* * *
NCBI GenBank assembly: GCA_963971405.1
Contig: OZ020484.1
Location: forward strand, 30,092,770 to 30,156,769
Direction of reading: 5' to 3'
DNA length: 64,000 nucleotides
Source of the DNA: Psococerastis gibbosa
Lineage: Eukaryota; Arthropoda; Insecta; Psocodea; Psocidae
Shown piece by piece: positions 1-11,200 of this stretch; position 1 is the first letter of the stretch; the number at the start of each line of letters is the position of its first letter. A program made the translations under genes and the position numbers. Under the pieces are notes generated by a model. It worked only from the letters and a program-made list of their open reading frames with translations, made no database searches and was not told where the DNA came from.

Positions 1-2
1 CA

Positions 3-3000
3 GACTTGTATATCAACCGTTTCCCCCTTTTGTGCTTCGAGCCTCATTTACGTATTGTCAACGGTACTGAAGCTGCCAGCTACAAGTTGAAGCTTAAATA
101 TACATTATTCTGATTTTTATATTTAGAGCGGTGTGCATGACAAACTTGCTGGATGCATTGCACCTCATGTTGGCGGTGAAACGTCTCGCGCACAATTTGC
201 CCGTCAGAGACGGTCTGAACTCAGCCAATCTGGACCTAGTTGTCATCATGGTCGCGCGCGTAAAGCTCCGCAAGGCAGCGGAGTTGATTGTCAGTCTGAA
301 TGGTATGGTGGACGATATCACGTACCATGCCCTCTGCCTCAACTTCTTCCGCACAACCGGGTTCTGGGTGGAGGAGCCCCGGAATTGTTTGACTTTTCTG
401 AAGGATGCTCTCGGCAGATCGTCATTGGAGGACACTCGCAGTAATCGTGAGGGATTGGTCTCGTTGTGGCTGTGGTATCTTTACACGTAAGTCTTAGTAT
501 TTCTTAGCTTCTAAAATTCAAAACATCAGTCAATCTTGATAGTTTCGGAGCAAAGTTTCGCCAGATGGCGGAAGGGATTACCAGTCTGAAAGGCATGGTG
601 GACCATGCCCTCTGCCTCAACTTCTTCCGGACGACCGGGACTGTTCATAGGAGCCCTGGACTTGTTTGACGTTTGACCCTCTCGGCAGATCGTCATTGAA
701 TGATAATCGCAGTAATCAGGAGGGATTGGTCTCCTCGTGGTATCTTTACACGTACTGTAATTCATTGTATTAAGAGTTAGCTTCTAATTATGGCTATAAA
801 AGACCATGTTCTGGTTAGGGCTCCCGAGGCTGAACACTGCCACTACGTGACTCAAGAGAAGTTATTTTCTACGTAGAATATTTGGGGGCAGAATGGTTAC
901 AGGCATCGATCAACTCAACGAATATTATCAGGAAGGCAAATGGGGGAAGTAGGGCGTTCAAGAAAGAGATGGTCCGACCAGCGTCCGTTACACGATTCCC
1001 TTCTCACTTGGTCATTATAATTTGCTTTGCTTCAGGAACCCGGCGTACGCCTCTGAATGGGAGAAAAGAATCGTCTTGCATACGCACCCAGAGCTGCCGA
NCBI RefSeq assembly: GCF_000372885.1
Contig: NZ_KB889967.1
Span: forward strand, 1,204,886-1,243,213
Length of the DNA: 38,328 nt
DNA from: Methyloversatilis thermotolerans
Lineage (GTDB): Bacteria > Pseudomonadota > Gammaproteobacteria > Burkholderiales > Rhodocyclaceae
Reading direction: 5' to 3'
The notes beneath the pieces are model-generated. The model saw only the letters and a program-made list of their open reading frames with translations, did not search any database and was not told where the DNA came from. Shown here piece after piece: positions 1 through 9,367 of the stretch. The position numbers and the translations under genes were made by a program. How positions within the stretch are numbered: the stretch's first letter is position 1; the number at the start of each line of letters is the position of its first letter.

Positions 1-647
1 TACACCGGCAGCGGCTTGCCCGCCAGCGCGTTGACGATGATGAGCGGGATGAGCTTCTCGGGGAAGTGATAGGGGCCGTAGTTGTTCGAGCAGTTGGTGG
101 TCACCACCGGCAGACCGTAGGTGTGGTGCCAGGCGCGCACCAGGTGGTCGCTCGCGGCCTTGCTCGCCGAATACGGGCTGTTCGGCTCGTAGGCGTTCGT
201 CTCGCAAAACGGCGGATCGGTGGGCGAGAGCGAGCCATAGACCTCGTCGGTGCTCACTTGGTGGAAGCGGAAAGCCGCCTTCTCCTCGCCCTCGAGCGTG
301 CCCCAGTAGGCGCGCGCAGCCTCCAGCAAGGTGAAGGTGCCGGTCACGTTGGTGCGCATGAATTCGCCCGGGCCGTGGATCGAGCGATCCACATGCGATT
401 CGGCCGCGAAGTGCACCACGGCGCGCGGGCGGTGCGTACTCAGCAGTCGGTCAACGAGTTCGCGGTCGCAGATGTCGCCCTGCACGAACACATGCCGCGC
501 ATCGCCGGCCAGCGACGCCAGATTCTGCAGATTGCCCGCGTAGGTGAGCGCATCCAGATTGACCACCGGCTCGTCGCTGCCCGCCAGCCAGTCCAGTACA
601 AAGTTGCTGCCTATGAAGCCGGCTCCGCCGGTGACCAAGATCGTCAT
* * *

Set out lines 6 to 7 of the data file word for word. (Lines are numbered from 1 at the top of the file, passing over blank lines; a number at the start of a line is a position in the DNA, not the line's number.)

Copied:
Source of the DNA: Psococerastis gibbosa
Lineage: Eukaryota; Arthropoda; Insecta; Psocodea; Psocidae